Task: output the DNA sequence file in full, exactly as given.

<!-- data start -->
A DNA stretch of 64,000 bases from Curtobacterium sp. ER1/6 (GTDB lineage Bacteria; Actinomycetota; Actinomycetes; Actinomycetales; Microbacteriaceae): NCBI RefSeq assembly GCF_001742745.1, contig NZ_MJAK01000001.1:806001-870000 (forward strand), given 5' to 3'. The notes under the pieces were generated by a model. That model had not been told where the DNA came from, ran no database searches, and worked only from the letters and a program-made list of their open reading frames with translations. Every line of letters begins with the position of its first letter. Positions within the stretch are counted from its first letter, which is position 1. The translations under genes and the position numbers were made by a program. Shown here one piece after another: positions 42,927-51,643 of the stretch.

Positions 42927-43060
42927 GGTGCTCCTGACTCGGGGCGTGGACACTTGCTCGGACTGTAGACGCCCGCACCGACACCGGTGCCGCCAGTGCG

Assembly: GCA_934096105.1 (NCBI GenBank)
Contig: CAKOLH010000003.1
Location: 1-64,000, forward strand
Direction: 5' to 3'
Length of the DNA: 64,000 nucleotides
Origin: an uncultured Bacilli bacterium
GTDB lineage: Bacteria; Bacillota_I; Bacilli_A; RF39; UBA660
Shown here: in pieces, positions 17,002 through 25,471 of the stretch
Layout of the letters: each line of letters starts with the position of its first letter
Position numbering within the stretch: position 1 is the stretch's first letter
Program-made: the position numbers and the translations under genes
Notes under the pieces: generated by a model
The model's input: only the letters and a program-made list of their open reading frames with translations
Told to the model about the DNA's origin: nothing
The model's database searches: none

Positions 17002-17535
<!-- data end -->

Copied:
A DNA stretch of 64,000 bases from Curtobacterium sp. ER1/6 (GTDB lineage Bacteria; Actinomycetota; Actinomycetes; Actinomycetales; Microbacteriaceae): NCBI RefSeq assembly GCF_001742745.1, contig NZ_MJAK01000001.1:806001-870000 (forward strand), given 5' to 3'. The notes under the pieces were generated by a model. That model had not been told where the DNA came from, ran no database searches, and worked only from the letters and a program-made list of their open reading frames with translations. Every line of letters begins with the position of its first letter. Positions within the stretch are counted from its first letter, which is position 1. The translations under genes and the position numbers were made by a program. Shown here one piece after another: positions 42,927-51,643 of the stretch.

Positions 42927-43060
42927 GGTGCTCCTGACTCGGGGCGTGGACACTTGCTCGGACTGTAGACGCCCGCACCGACACCGGTGCCGCCAGTGCG

Assembly: GCA_934096105.1 (NCBI GenBank)
Contig: CAKOLH010000003.1
Location: 1-64,000, forward strand
Direction: 5' to 3'
Length of the DNA: 64,000 nucleotides
Origin: an uncultured Bacilli bacterium
GTDB lineage: Bacteria; Bacillota_I; Bacilli_A; RF39; UBA660
Shown here: in pieces, positions 17,002 through 25,471 of the stretch
Layout of the letters: each line of letters starts with the position of its first letter
Position numbering within the stretch: position 1 is the stretch's first letter
Program-made: the position numbers and the translations under genes
Notes under the pieces: generated by a model
The model's input: only the letters and a program-made list of their open reading frames with translations
Told to the model about the DNA's origin: nothing
The model's database searches: none

Positions 17002-17535